• By chensiyuan (chensiyuan) [GFDL (http://www.gnu.org/copyleft/fdl.html), via Wikimedia Commons
    By chensiyuan (chensiyuan) [GFDL (http://www.gnu.org/copyleft/fdl.html), via Wikimedia Commons

Financial Inclusion necessary to ensure Financial Stability and Macro-Economic Resilience


30th May 2017 - The Monetary Authority of Singapore, in collaboration with the Federal Reserve Bank of San Francisco, co-organised the Symposium on Asian Banking and Finance in Singapore yesterday. AFI Executive Director, Alfred Hannig participated in a panel discussion on the topic “Deepening the Financial Systems and Markets”. The panel featured Alicia Garcia-Herrero, Senior Fellow at Bruegel and Chief Economist Asia-Pacific at Natixis, Nestor Espenilla, Jr., Deputy Governor of Bangko Sentral ng Pilipinas and Perry Warjiyo, Deputy Governor of Bank Indonesia. The discussion was moderated by Jahangir Aziz, Chief Asia Economist at JP Morgan.

Speaking on how global reforms have maintained an open and integrated global financial system, Hannig pointed out the importance in distinguishing financial deepening and financial inclusion. The traditional approach of measuring deepening does not measure the proportion of the population which has access to formal regulated financial services. Therefore, to measure the health of a country’s financial sector, measuring both deepening and inclusion can maximize the benefit for financial sector and macro-economic resilience.


He added that global reforms from the Basel Committee, Financial Stability Board (FSB) and other standard setters in response to the global financial crisis have been necessary in strengthening global financial stability and reducing the risk of future systemic crises.  Nevertheless, the AFI network strongly believes in continued dialogue with Standard Setting Bodies (SSBs) on proportionate implementation of standards and capacity building with both the public and private sector to achieve proportionality and minimize potential unintended consequences from the reforms. Hannig  further elaborated on the need for regulatory approaches to recognize the need of developing countries to leverage on innovative technologies to expand access to quality financial services.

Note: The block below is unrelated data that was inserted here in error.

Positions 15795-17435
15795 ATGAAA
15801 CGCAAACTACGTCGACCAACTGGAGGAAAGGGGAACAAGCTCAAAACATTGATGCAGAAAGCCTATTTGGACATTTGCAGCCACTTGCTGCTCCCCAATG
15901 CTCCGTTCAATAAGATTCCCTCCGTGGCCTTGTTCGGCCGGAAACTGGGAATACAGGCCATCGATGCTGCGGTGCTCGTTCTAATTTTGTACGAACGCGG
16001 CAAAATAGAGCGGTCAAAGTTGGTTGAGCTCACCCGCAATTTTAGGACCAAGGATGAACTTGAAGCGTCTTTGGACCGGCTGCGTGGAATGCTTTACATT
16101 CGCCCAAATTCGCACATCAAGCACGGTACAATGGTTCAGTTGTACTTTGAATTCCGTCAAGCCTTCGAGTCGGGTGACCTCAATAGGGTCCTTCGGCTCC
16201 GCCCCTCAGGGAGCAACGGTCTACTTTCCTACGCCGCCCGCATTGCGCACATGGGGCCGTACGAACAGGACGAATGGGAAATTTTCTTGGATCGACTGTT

Further elaborating on policies that are necessary for successful financial inclusion, Hannig emphasised that there is no single blueprint but there are key factors which can be identified in countries which have had success in this area. These include proportionality, investment in digital infrastructure, development of an agent banking ecosystem, and coordinating national strategies to create a common vision for financial inclusion. However, he noted some remaining challenges in implementing policies for successful financial inclusion such as the persistent gender gap in access to financial services, and the challenge of de-risking whereby some sectors and jurisdictions are experiencing withdrawal of financial services by global institutions.

In discussion of whether too easy access to credit could contribute adversely to financial stability, Hannig emphasized the important role of demand-side interventions such as financial education strategies and financial consumer protection regimes that have been implemented by many AFI members to mitigate the risk of consumers encountering difficulties with products and services inappropriate to their needs. Finally, Hannig highlighted that persistent financial exclusion presents risks to key global goals including the Sustainable Development Goals (SDGs), and the opportunity financial inclusion provides to catalyse inclusive economic growth. Hannig cited the findings from a recent McKinsey and Bill & Melinda Gates Foundation study which found that digital financial inclusion has the potential to contribute 6 per cent additional GDP – or 3.7 trillion dollars – across emerging economies by 2025.